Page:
Illinois Sports Betting, Chicago Casino Proposal Move Forward after Legislative Compromise
Posted on: June 3, 2019, 08:34h.
Last updated on: June 3, 2019, 08:42h.
The land of Lincoln will likely authorize betting on athletics and a gaming venue in Chicago after the state’s General Assembly this weekend approved a far-reaching gambling bill that is expected to be signed soon by Gov. J.B. Pritzker.
Under the legislation, sports wagering licenses could be given to current and new casinos, in addition to athletic venues and racetracks. License fees would range from $3.2 million to $10 million.
When it comes to large venues, like Wrigley Field, which have more than 17,000 seats, operators can apply for a four-year license to provide wagering within five blocks of the property. Limited online sports betting will be implemented after an 18-month delay, under the proposal.
Some details of the final bill were hotly debated. But after last-minute compromises, the Illinois House approved the bill 87-27, while the Senate approved it 46-10.
Chicago Airport Gambling
Whichever company is selected to operate the planned Chicago venue, it will also be given slot machines at O’Hare International and Midway airports. By locating machines at these busy hubs, the state can tap into the large number of tourists and other passengers who stop off daily at the terminals located in the third largest city in the US.
So far, it is unknown where the planned casino in the Windy City will be located. Possible sites include McCormick Place, the former Michael Reese Hospital and the former main Post Office building, according to the Chicago Sun-Times.
Revenue from the Chicago gaming venue will be divided in thirds among the city, state and the private owner. Five other Illinois cities could get new casinos, too, beyond the state’s current 10 gaming venues.
Under the bill, existing casinos will be able to up the number of slot machines and table games by about 70 percent, according to Bloomberg News. Slot machines also can be added to the state’s many truck stops.
Also, three current horse tracks can offer patrons slot machines and table games, under the legislation. The bill further increases the number of allowed video gaming terminals from five to six at each gaming location.
Pritzker praised the final bill and noted how many earlier attempts failed. He added that the bill will keep more gamblers in the state rather than having them go to neighboring locations.
When commenting on the bill, Michael Wenz, an associate professor of economics at Northeastern Illinois University, called it “a massive expansion of casino gambling in Illinois.”
This will allow for the creation of sports books at the casinos and race tracks out of the gate, with three online licenses to come after an 18-month waiting period,” Wenz told Casino.org.
Wenz explained the waiting period slows down “the ability of daily fantasy sports games to get involved, or at least to force them to partner with existing casino interests early on.”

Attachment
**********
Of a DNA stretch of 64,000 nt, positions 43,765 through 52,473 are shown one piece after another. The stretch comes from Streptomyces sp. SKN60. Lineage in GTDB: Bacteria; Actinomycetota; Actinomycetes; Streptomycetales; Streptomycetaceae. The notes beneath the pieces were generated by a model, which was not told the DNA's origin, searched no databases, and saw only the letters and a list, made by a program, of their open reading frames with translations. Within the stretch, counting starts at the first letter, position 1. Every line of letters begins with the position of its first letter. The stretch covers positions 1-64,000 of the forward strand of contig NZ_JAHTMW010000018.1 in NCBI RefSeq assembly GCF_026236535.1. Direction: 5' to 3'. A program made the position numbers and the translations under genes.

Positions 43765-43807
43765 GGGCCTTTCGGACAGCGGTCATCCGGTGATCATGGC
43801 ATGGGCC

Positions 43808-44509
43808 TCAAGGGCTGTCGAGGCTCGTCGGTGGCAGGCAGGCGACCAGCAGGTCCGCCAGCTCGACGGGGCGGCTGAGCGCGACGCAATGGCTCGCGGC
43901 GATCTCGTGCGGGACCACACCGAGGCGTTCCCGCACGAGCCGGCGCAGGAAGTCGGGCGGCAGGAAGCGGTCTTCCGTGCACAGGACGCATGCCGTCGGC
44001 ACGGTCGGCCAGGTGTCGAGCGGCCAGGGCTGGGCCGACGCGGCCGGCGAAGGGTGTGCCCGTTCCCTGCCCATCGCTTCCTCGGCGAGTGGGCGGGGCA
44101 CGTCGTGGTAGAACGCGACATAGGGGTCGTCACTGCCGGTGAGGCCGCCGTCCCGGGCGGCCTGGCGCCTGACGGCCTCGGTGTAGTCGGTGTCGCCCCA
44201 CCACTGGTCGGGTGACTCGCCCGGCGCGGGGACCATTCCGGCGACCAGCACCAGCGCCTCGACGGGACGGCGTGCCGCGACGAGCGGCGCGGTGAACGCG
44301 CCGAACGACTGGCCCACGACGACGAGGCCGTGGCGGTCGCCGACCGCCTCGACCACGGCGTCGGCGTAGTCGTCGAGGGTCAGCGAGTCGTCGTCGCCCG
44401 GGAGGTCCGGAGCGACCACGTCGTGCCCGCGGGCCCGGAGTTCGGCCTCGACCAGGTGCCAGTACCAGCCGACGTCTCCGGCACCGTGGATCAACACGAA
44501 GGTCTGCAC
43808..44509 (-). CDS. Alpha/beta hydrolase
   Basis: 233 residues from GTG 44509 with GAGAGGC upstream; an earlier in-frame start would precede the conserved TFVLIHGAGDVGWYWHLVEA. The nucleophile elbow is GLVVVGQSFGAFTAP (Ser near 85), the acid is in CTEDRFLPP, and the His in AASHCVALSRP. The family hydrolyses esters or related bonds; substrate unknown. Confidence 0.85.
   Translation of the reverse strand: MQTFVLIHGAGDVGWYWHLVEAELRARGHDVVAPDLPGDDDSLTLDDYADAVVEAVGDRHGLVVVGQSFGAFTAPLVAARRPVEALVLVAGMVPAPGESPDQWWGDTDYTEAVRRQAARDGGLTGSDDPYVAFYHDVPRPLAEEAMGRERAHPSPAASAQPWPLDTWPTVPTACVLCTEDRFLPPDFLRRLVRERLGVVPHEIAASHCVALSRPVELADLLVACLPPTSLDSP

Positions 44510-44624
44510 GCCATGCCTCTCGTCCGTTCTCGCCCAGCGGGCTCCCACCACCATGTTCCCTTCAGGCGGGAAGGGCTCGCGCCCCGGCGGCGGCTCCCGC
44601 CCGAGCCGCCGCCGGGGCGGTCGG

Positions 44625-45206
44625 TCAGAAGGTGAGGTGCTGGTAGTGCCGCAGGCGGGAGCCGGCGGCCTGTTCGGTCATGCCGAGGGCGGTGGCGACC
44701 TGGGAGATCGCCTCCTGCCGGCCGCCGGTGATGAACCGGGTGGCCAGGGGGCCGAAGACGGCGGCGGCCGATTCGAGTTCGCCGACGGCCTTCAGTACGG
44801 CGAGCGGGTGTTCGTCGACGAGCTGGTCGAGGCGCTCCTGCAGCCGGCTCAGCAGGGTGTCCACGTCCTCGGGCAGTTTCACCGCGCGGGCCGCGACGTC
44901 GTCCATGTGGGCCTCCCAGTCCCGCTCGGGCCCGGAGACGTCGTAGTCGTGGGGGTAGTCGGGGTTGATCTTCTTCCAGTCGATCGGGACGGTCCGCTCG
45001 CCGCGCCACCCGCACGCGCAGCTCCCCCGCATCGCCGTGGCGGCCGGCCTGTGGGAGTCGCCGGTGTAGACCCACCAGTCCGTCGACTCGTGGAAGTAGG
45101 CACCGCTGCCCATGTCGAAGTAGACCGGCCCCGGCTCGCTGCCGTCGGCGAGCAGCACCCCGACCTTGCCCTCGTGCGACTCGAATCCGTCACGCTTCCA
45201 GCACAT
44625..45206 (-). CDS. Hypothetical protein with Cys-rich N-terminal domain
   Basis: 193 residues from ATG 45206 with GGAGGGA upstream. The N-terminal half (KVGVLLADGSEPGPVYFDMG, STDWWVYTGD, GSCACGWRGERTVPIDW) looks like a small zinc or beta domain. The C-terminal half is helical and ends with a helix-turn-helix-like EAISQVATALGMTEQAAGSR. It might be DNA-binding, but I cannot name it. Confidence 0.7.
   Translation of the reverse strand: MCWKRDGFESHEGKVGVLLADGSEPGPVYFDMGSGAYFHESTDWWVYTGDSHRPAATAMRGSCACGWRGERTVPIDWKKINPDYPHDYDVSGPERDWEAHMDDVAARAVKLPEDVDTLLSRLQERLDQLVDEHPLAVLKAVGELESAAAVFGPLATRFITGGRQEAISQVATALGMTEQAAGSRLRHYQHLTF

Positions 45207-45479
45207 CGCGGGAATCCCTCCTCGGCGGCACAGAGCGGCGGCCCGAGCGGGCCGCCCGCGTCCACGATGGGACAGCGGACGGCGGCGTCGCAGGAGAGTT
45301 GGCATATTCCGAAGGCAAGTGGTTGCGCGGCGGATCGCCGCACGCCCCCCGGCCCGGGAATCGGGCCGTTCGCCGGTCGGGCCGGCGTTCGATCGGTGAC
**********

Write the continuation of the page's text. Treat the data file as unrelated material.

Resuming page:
Existing gaming operators will find that they may benefit from other parts of the legislation, too. “The incumbents were given quite a bit in this bill, including the 18-month delay in fully online sports wagering and increases in positions in casinos, racetracks and video gaming parlors,” Wenz said.
On the other hand, he explained that sports leagues were “notably cut out of the bill, though the bill does allow for gambling at professional sports stadiums.”
Wenz also questioned whether the new Chicago casino will lead to economic development because it tends to be “largest for casinos located … where there is not much activity in the first place.… In more urban areas, casinos tend to replace other things like restaurants and theaters.”
More Tax Revenue for Chicago, Illinois
But he predicts a casino in Chicago casino will “generate lots of new tax revenue. The proposed venue allows for “4,000 gaming positions, making it the largest in Illinois and one of the largest in the country.”
Under the bill, gross revenue from sports betting will be taxed at 15 percent across most of Illinois. The tax rate will be 17 percent in Cook County, which includes Chicago, Frank Manzo IV, policy director of the Illinois Economic Policy Institute, told Casino.org.
However, there are risks for the gaming market to become saturated. Concerns exist too over the bill’s impact on economically vulnerable communities.
“Revenues and taxes from casinos in Illinois have been flat-to-declining over the last five years,” Wenz noted. “Between the Chicago casino, gambling at racetracks and five other new casinos, this will put pressure on existing casinos and casino revenues.”
Based on his review of the bill, Cory Aronovitz, an Illinois gaming attorney, raised the issue about the lottery being at a “competitive disadvantage.”
“The disparate treatment of the lottery and the new definition of a truck stop could lead to challenges of the law,” he told Casino.org.
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